Friday the 13th upheld its superstitious reputation for the multifamily industry. A federal judge allowed the newly extended residential eviction moratorium to stand for now because of a complex legal technicality.
“The repeated extensions are harming landlords so much so that now landlords are among the homeless the moratoriums sought to protect,” Michelle Quinn, a partner at law firm Gallet Dreyer & Berkey, tells GlobeSt.com. Many smaller landlords have been hard hit by the requirement to keep in place tenants not paying rent under the moratorium while not receiving compensation necessary to pay their own mortgages and operating costs.
“With this decision, the current system New York has in place for enforcement of resident lease obligations is effectively the honor system,” Michael Feldman, CEO of Choice NY Companies, tells GlobeSt.com.
When the Biden administration directed the CDC to extend the housing eviction moratorium yet again, it might have seemed that the action had a poor chance of standing up to a legal challenge. And yet it just did on Friday, with the new moratorium.
After all, the Supreme Court had seemed to say in June that the CDC lacked the authority to do so and only left the previous extension through July to stay in place so more of the rental rescue funds could be distributed.
But by July 30, according to Speaker of the House Nancy Pelosi, only $3 billion out of an originally allocated $46.5 billion had made its way into the hands of those who needed it. After Congress failed to extend the moratorium, the Biden administration did so without additional authority for another two months.
On Friday, federal judge Dabney Friedrich denied legal efforts by some in the multifamily industry to end the moratorium, even though she had previously said days earlier that it was hard not to conclude that the administration was engaging in a “degree of gamesmanship,” as the National Law Journal reported.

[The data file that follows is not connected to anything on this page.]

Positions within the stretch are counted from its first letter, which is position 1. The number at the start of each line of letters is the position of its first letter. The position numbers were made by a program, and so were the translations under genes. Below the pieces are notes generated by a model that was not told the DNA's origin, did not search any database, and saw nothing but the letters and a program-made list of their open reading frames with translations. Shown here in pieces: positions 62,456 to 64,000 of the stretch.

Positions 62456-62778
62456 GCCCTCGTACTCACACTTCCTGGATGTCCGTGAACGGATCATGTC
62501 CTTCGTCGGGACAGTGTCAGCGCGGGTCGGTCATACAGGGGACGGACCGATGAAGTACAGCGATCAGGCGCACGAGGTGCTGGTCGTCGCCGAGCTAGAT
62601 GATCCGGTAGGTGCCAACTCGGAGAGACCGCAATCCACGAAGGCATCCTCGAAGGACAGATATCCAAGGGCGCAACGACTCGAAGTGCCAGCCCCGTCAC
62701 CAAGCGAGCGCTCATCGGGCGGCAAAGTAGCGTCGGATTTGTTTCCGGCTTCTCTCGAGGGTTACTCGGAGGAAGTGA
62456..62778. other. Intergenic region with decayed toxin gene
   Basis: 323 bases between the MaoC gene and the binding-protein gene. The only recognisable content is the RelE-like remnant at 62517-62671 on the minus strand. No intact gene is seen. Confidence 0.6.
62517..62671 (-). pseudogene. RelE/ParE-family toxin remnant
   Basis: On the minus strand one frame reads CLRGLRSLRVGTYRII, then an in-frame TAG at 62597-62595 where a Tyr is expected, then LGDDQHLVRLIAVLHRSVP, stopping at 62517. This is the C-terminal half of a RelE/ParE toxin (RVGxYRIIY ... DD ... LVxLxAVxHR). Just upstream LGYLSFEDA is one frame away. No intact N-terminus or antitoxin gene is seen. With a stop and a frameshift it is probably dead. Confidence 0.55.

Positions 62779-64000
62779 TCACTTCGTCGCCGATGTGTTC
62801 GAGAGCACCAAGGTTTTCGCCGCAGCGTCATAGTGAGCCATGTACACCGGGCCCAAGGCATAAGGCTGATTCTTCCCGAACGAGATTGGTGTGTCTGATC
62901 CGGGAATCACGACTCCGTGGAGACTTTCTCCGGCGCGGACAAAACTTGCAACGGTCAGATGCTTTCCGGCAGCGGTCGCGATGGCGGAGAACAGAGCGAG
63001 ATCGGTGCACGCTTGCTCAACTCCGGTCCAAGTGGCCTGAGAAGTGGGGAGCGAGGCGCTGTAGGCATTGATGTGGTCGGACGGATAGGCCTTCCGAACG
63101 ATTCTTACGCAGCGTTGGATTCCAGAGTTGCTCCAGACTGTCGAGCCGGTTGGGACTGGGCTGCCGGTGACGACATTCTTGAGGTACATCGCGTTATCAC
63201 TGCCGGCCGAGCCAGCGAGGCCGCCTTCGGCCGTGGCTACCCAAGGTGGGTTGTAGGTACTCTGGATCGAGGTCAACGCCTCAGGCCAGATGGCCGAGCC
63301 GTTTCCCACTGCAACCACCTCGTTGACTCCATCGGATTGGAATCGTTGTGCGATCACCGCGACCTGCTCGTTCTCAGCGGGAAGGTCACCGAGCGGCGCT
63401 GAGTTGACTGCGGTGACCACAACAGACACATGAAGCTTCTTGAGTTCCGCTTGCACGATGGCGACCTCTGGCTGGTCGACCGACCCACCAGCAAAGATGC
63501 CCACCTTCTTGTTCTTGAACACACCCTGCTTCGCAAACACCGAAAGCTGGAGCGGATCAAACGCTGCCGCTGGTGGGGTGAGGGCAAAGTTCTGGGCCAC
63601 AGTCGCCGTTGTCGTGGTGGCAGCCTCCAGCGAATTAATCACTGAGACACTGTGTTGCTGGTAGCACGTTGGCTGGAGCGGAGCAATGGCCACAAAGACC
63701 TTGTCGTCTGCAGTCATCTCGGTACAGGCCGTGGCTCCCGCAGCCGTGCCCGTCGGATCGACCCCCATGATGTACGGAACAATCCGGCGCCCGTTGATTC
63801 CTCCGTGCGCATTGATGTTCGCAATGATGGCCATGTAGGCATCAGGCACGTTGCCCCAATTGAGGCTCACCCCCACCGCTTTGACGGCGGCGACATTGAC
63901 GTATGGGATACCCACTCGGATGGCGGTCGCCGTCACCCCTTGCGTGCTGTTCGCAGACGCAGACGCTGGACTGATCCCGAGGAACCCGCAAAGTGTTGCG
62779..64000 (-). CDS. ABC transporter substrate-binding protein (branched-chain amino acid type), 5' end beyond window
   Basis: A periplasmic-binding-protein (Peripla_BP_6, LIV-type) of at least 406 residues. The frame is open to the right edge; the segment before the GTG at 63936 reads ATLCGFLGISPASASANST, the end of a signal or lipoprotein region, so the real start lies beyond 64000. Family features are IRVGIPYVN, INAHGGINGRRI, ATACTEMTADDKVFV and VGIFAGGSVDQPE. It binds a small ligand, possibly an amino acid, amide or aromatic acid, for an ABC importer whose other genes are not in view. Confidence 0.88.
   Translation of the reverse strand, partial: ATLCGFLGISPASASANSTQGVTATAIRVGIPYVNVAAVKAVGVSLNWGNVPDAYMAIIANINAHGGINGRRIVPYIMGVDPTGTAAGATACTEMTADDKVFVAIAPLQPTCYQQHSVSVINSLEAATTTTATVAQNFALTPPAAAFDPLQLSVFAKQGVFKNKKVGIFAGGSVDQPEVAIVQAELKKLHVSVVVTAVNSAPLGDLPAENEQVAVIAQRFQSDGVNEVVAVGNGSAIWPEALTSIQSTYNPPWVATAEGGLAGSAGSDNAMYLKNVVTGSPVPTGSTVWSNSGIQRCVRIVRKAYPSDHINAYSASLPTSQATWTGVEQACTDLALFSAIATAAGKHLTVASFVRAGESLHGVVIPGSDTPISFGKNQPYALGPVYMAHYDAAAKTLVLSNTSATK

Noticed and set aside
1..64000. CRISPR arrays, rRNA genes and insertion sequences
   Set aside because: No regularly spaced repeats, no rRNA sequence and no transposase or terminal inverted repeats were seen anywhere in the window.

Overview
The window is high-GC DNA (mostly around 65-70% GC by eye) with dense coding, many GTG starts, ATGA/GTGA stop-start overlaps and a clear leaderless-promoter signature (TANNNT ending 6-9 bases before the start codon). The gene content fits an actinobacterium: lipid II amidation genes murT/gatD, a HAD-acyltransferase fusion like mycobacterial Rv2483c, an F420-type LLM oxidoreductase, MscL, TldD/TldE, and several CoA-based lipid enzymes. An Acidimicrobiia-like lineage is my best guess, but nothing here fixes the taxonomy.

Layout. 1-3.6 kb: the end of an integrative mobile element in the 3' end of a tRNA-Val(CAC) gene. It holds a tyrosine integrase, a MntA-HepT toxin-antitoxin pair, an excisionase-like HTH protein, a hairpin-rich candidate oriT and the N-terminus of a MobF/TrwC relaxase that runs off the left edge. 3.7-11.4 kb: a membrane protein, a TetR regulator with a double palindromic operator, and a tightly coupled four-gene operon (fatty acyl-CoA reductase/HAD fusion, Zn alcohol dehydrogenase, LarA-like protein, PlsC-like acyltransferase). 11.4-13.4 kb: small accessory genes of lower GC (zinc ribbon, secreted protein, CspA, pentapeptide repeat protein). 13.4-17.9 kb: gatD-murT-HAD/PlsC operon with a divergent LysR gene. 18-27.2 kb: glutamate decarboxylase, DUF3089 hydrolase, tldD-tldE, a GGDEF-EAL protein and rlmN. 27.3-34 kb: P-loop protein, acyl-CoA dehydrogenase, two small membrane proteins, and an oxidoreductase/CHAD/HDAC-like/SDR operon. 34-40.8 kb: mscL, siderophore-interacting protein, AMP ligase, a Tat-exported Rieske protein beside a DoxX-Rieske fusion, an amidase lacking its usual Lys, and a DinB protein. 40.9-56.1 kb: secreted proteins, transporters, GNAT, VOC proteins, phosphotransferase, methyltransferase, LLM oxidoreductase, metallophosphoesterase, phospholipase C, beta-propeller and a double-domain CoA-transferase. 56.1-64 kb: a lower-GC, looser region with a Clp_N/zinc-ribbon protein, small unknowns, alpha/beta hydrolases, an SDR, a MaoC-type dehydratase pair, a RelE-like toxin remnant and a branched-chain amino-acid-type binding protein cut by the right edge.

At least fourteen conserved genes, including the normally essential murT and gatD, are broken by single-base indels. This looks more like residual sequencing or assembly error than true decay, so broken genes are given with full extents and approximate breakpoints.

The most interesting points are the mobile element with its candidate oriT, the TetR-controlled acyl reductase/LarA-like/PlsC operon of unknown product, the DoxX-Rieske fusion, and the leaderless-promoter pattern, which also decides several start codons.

The reason for Friday’s decision was a technical one. Friedrich “was precluded from halting the ‘new’ moratorium due the controlling order of a higher court, despite recognizing that the Supreme Court of the United States already determined that the CDC lacks authority to impose an eviction moratorium,” says Quinn.
The D.C. Circuit of the U.S. Court of Appeals had previously ruled to allow the moratorium to stand for the time being. As Friedrich wrote in her decision: “But the Court’s hands are tied. The Supreme Court did not issue a controlling opinion in this case, and circuit precedent provides that the votes of dissenting Justices may not be combined with that of a concurring Justice to create binding law.”
“Today’s opinion may appear to be a setback for the plaintiffs, but it represents a very necessary step forward in the national debate over the eviction moratorium,” Terra Gross, founder of Illinois law firm Attuned Legal, and who has been representing some small landlords on a pro bono basis, tells GlobeSt.com, adding that the ruling “is a promising signal that this dispute may finally be coming to a head.”
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